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Assume I'm logged in with user takpar:


As root, I've added takpar as a member of group webdev using:

# usermod -a -G webdev takpar

But it seems it has not been applied. because for example I can't get into a webdev's directory that has read permission for group:

400169 drwxr-x--- 3 webdev webdev 4.0K 2011-08-15 22:34 public_html

takpar@skyspace:/home/webdev/$ cd public_html/
bash: cd: public_html/: Permission denied

But after a reboot I have access as I expect. As this kind of group changing is in my routine, is there any way to apply changes without needing a reboot?

Answer It seems there is no way to make the current session know the new group, for example the file manager won't work with new changes. But a re-login will do the job. The su command is also appropriate for temp commands in urrent session.

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You don't need to reboot, only to login again so that the permissions changes become global. – Stéphane Gimenez Aug 15 '11 at 19:03
There is no way to change any process (in particular, login session's) identity while it is running (UID, GID, supplemental groups). Need to start a new session (i.e., log in again). – vonbrand Jan 19 '13 at 23:47
what if the created user is a system user? – Michelle Apr 27 '14 at 10:55
up vote 28 down vote accepted

Local solution: use su yourself to login again. In the new session you'll be considered as a member of the group.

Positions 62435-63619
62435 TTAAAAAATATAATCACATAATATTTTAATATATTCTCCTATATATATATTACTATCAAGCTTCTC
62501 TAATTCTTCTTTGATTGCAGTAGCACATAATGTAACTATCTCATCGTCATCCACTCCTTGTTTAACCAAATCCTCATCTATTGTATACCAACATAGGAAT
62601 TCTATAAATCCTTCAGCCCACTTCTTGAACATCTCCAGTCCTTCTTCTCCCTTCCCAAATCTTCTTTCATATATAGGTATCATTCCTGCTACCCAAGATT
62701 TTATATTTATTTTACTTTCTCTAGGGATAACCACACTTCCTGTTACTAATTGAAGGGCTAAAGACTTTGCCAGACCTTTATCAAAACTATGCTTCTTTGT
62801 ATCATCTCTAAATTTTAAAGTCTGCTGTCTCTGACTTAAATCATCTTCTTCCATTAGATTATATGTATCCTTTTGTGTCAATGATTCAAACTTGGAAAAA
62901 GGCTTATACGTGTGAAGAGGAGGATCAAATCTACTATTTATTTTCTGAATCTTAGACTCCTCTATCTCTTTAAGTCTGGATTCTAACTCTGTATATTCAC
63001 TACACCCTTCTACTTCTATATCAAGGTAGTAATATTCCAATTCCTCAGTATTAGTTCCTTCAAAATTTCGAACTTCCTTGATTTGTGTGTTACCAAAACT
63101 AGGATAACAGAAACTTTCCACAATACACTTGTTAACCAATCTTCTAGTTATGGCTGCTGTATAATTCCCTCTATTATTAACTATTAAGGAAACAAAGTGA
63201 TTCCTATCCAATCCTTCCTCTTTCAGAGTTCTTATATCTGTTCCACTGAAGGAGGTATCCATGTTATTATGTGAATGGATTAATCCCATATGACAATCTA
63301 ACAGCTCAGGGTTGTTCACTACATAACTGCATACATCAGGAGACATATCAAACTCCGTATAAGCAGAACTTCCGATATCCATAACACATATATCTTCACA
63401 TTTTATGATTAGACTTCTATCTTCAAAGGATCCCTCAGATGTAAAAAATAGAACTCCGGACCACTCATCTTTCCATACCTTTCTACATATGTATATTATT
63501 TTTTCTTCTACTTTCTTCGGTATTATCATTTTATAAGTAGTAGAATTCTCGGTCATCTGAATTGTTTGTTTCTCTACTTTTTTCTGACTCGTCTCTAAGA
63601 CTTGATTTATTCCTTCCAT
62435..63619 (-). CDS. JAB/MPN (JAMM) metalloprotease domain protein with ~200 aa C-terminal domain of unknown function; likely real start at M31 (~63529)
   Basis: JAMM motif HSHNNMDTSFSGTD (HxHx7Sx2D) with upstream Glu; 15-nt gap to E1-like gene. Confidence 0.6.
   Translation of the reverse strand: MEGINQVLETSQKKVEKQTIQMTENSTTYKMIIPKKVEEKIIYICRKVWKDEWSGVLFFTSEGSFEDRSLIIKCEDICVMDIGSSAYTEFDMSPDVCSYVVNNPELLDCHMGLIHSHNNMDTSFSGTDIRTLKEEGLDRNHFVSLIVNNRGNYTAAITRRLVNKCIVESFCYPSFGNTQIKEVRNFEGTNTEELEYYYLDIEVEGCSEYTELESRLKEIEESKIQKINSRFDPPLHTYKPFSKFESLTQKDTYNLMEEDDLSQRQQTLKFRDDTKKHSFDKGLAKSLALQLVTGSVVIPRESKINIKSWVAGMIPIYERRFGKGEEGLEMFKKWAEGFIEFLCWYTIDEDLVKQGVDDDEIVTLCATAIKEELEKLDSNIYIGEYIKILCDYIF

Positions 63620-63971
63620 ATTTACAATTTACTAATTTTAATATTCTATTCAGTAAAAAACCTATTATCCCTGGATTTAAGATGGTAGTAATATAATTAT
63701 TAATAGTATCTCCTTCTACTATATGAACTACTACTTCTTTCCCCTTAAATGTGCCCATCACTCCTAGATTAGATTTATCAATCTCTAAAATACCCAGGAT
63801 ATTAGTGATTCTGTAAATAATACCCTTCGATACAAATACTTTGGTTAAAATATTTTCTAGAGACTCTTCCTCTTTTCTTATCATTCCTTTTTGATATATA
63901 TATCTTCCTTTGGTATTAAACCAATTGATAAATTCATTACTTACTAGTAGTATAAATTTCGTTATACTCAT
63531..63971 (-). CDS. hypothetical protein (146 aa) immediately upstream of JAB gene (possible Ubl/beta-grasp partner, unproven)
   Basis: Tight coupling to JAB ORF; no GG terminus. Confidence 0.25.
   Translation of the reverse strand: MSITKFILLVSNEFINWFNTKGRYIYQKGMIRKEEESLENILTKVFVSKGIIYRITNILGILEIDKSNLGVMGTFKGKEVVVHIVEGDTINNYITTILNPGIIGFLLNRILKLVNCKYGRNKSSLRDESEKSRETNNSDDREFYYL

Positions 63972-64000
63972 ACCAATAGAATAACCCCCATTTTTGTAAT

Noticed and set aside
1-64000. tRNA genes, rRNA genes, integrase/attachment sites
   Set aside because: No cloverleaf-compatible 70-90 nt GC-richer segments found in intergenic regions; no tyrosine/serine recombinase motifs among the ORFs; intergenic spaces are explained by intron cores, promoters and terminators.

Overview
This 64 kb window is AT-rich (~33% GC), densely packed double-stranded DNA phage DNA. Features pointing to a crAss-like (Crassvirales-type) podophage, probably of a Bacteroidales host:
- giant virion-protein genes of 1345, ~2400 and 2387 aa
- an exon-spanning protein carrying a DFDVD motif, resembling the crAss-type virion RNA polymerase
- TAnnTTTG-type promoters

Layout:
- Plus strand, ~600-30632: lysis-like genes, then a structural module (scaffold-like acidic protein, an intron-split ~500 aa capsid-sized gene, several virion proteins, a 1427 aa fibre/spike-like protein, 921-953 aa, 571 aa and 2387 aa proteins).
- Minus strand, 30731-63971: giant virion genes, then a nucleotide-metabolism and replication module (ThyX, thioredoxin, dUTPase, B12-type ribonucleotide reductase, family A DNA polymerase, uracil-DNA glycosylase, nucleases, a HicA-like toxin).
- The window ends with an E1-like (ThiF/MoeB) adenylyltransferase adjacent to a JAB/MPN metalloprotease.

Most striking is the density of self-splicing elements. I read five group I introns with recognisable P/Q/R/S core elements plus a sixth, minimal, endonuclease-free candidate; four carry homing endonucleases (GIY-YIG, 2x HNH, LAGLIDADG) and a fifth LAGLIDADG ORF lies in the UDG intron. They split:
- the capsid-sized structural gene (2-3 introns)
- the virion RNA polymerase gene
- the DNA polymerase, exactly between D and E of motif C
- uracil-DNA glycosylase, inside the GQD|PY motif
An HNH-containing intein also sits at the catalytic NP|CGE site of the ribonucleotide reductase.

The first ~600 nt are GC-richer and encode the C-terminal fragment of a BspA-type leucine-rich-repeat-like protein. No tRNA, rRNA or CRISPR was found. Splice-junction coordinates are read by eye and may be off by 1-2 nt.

Man pages for newgrp and sg might also be of interest to change your current group id (and login into a new group):

  • To use webdev's group id (and privileges) in your current shell use:

     newgrp webdev
  • To start a command with some group id (and keep current privileges in your shell) use:

     sg webdev -c "command"

    (sg is like su but for groups, and it should work without the group password if you are listed as a member of the group in the system's data)

share|improve this answer
It asks for a password, and do not accept neither my password neither webdev's one. – Alexar Aug 15 '11 at 19:01
@takpar: I've just checked, and in fact it seems it should work without the (group) password when you are listed as a member of the group in /etc/group and /etc/gshadow. Are your two files consistent? (check it with grpck -r). – Stéphane Gimenez Aug 15 '11 at 20:59
it can work. sg group_name -c "bash" – madjardi Apr 9 at 2:11
id webdev

seems to be wrong here - you want to know about your own id, takpar, not webdev.

If you compare the outputs of id and id takpar, you will notice that the former doesn't show the change yet, while the latter shows it. Why? This is because id shows the groups of the current process. If you log out and back in, or even only open a new terminal window, you should already see the change without reboot.

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Thanks. It was my mistake. I've updated that in the question. as you see, the changes can be seen in terminal but it is not applied actually. – Alexar Aug 15 '11 at 19:00
Are you sure that opening a new terminal window the user will see the changes? – enzotib Aug 15 '11 at 19:02
You are right, that doesn't work - probably because the new shell process inherits its groups from its parents. But if you do a complete logout and login again, it should work. If you don't want that, a mere ``ssh localhost` will do for the meantime. Or just sg, as Stéphane suggested. – glglgl Aug 15 '11 at 19:05
pkill -STOP -u vivek

Force logout the user


share|improve this answer
The solution of logging out and logging in again was posted 4½ years ago.  Since, in the question, the user is talking about modifying his own account, "forcing" logout is inappropriate. – G-Man Feb 17 at 15:03

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